Posts Tagged ‘lupins’

On Monday morning the garden is wet from overnight rain but soon the sun comes to dry everything out and the day is spent cutting back some of the plants in the herbaceous borders.

The papavers that have been so daring and dramatic in the beds are now coming to the end of their brief sojourn and look clumsy and bedraggled by the overnight rains. With a sorry heart they are cut down to the ground but new fresh leaf will soon grow back with the occasional promise of a late second flowering.

A fledgling wren passes by at nose height on his first aeronautical excursion. Despite furiously beating his tiny wings he is travelling no faster than slow-motion but eventually lands on a hazel branch and looks around hoping his proud mum and dad were watching…

geum bradshaw geum mrs bradshaw

The lupins look as gorgeous as ever but as the stems finish flowering and begin to set seed they are promptly cut out lest they mar the appearance. Eventually the whole plant will be cut down and will hopefully flower again later. Several of the hardy geraniums have enthusiastically spread themselves over the edge of the border and will damage the lawn underneath if they are allowed to remain so they are discretely clipped back.

The ceanothus that grows in the corner surrounded by the semi-circle of rosa rugosa ‘double de coubert’ looked as dead as the proverbial dodo after the travails of last winter but walking past this morning I noticed that it has sprung back to life albeit with a fair amount of dead wood within it. I must admit that this shrub was due to be chopped out any day now but this just goes to prove the old countryman’s adage that all good things come to those who put off until tomorrow what one needs to do today!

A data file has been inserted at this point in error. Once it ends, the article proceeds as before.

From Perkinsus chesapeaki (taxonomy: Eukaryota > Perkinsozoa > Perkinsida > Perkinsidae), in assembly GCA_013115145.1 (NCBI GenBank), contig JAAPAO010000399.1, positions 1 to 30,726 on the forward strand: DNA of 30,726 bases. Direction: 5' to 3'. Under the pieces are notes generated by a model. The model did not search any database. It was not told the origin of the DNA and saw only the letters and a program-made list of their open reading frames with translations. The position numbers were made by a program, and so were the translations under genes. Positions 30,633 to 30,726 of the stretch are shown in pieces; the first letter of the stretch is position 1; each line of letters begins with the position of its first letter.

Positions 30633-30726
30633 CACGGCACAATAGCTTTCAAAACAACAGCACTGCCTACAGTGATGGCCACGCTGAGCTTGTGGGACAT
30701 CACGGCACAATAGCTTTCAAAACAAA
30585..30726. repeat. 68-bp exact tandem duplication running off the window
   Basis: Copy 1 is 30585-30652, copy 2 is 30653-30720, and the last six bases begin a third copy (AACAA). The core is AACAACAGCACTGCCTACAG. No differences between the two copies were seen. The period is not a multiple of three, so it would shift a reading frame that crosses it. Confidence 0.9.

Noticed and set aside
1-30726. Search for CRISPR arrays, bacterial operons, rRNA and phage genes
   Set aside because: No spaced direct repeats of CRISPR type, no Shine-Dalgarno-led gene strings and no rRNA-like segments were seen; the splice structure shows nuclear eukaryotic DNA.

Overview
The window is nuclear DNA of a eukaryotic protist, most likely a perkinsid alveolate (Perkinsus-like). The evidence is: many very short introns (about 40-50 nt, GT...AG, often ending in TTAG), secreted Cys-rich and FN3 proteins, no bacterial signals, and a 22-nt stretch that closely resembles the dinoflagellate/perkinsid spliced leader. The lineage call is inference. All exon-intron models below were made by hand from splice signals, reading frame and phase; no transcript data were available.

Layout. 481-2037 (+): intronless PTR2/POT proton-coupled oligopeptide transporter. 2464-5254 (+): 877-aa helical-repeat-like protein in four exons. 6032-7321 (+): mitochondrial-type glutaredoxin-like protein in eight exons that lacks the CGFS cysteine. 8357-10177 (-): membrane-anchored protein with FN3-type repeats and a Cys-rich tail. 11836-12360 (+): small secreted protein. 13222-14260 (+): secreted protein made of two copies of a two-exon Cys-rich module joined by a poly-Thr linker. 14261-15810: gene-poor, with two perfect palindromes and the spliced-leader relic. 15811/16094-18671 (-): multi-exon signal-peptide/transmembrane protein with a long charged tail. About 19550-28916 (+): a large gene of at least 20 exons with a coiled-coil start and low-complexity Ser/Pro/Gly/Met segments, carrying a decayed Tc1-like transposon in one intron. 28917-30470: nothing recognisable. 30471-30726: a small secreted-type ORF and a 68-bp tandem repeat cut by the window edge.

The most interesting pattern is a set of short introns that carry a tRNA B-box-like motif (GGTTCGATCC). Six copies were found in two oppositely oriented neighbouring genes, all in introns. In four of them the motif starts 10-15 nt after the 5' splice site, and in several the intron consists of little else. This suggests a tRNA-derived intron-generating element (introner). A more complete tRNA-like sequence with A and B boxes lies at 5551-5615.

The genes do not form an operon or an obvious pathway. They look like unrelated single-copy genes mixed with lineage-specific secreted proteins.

rose golden anniversary

Wednesday finds me visiting another garden open to the public. An herbaceous border spreads out before me, some three yards wide and twenty yards in length. The curved end nearest me is dominated by a young and handsome cotinus coggygria ‘royal purple’ emerging from a semi-circle of geranium ‘magnificum’ leading to a group of nepeta ‘six hills giant’ followed by knautia ‘macedonica’.

Already my eye is being enticed to follow the river of colours that will lead me through the pale yellows and pinks to much richer colours that lie beyond. This simple and well-used design is a delight; the gardener has clearly put much thought into his, or her, planting, this is more than just a collection of plants that go well together but rather a design that leads one somewhere, the gardener has a story to tell and this is a journey that I am happy to embark upon.

Quite exhausted, I head for a park bench and promptly fall asleep in the mid-day sun. I awake with a start some time later and have that horrible nagging feeling that I may have been snoring whilst asleep. Heaven forbid that a coach load of tourists, armed to the teeth with cameras and camcorders, should have passed by. I furtively look around but mercifully everyone else in the garden seems far more interested in admiring the roses than sniggering at some snoring fool so I may possibly have just gotten away with it…

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